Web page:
Friday, January 18, 2008

Eat Your Fiber (Refrigerator Bran Muffins)

Think back to the 1960's. We were just starting to eat more cereal, rather than bacon and eggs every morning. Grape Nuts. Corn Flakes. Oatmeal hadn't hit the big time yet as a cholesterol fighter. We didn't even know about cholesterol back then. We hardly knew about yogurt - it was a kind of "health food" as I recall. But the cereal manufacturers had produced both All-Bran and Raisin Bran, so sure enough, somebody came up with a variation other than consuming it in your cereal bowl. I'm sure this recipe made the rounds of most home cooks of the era. It may be a recipe devised by Kellogg's for all I know, although I got it from a friend of my mother's. It originally called for All Bran, but it was too, too much fiber and not all that tasty, so I substituted the bran flakes instead. Much improved and have made them that way ever since. You mix it up in a big bowl, refrigerate it and plop batter into a muffin tin in the morning. Voila. Fifteen minutes later you have freshly baked muffins. The batter keeps for weeks in the refrigerator. The marketing of the day convinced us this kind of muffin was healthy for us because it contained bran. And raisins. Never mind the sugar - it was considered an energy source. That mentality hasn't changed - just look in the case at any Starbuck's and you'll see these humongous bran muffins - probably 500 or more calories and loads of fat. Hmmm.
Cook's Notes: Doctor these up with some additional dried fruits (dried cranberries, for instance, or chopped up apricots or some crystallized ginger) if you'd like some variety. I added some more golden raisins because the brand of Raisin Bran flakes was a little light on the fruit, in my opinion. It's wasn't Kellogg's, but somebody else's label. You can also add some cinnamon and ginger to the batter too, if you'd like a spicy variation. I substituted 1/3 Splenda for the sugar, and these are not overly sweet even so. If you like a sweeter muffin, add another 2 to 3 tablespoons of sugar. After making one batch of these the other day, I decided they were not quite sweet enough (I'd put in less sugar than called for). So, I added about 2 T. sugar to the wet batter, stirred it around a bit, then once plopped into the muffin tin, I sprinkled just a tad of sugar on top of each muffin. Oh. Very good. I'll do that again because the ouside of the muffin had just a bit of caramelization from the late-added sugar. I liked the texture.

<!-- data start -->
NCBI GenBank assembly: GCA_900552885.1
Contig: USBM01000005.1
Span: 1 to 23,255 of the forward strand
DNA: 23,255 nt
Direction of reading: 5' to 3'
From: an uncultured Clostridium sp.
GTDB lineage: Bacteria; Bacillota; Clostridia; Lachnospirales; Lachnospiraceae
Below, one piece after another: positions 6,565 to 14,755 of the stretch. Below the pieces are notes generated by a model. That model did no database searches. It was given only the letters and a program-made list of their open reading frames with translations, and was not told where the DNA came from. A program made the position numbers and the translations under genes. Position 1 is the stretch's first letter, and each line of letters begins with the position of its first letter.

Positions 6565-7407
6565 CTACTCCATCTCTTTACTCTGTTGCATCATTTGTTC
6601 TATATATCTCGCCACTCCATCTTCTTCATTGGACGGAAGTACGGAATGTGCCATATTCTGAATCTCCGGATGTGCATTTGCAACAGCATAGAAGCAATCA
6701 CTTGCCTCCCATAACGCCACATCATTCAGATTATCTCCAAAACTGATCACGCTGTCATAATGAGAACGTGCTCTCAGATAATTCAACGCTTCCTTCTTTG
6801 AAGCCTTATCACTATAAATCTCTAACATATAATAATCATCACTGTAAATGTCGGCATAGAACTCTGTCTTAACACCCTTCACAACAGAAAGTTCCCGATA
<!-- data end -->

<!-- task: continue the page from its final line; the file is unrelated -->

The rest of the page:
These aren't going to wow your next breakfast. But, they're just plain and good. DH decided that our plain (unflavored, but sweetened) yogurt was just wonderful with these, and indeed they are. Something about the creaminess of the yogurt - like eating cream cheese with them, or something.

Refrigerator Bran Muffins
Recipe: Mary Wilfert, a San Diego friend from the 1960's
Serving Size : 30 (small)
3 cups Raisin bran -- cereal
1 cup boiling water
2 whole eggs -- lightly beaten
2 cups buttermilk
1/2 cup vegetable oil
2 1/2 teaspoons baking soda
1/2 teaspoon salt
1 cup sugar
2 1/2 cups flour
1. Preheat oven to 425°.
2. In a large bowl mix bran cereal with boiling water, stirring to moisten evenly. Allow to cool, then mix in eggs, buttermilk, oil and stir well. Stir together (separately) the soda, salt, sugar and flour, then stir into the bran mixture.
3. Scoop batter into muffin tins and sprinkle tops with just a little bit of sugar. Bake for 20 minutes (small muffins). If using larger muffin tins, bake about 25 minutes.
NOTES : This whole mixture will keep in the refrigerator for several weeks if you want to bake them fresh in the morning.
Per Serving: 123 Calories; 4g Fat (30.9% calories from fat); 3g Protein; 19g Carbohydrate; 1g Dietary Fiber; 15mg Cholesterol; 199mg Sodium. Exchanges: 1/2 Grain(Starch); 0 Lean Meat; 0 Fruit; 0 Non-Fat Milk; 1 Fat; 1/2 Other Carbohydrates.
Printer-friendly recipe, click title at top.


Ramsey said...

Great recipe!

Another high fiber muffin is the Miracle Muffin
Tehse muffins are easy to make - Just add water, mix and bake! They are an excellent source of fiber. The fiber helps manage diabetes, cholesterol and weight loss as well as many other ailments.

Anonymous said...

Help...I live in Africa and can't find buttermilk in the markets. Any ideas on subs?

Carolyn T said...

I think I've read that the equivalent of buttermilk is to mix 1 cup of warmed milk with 1 1/2 tablespoons of lemon juice or 1 1/3 tablespoons cider vinegar. The other formula is 2/3 cup plain yogurt with 1/3 cup cow's milk. All these methods will make the milk curdle - similar to buttermilk. The next time you travel you might look for powdered buttermilk too (it's in nearly every grocery store here in the U.S.). One brand is Bob's Red Mill. Also at King Arthur Flour.

In case you read my blog - I've moved it over to I stopped blogging at THIS site in April of 2008.

Good luck with the recipe!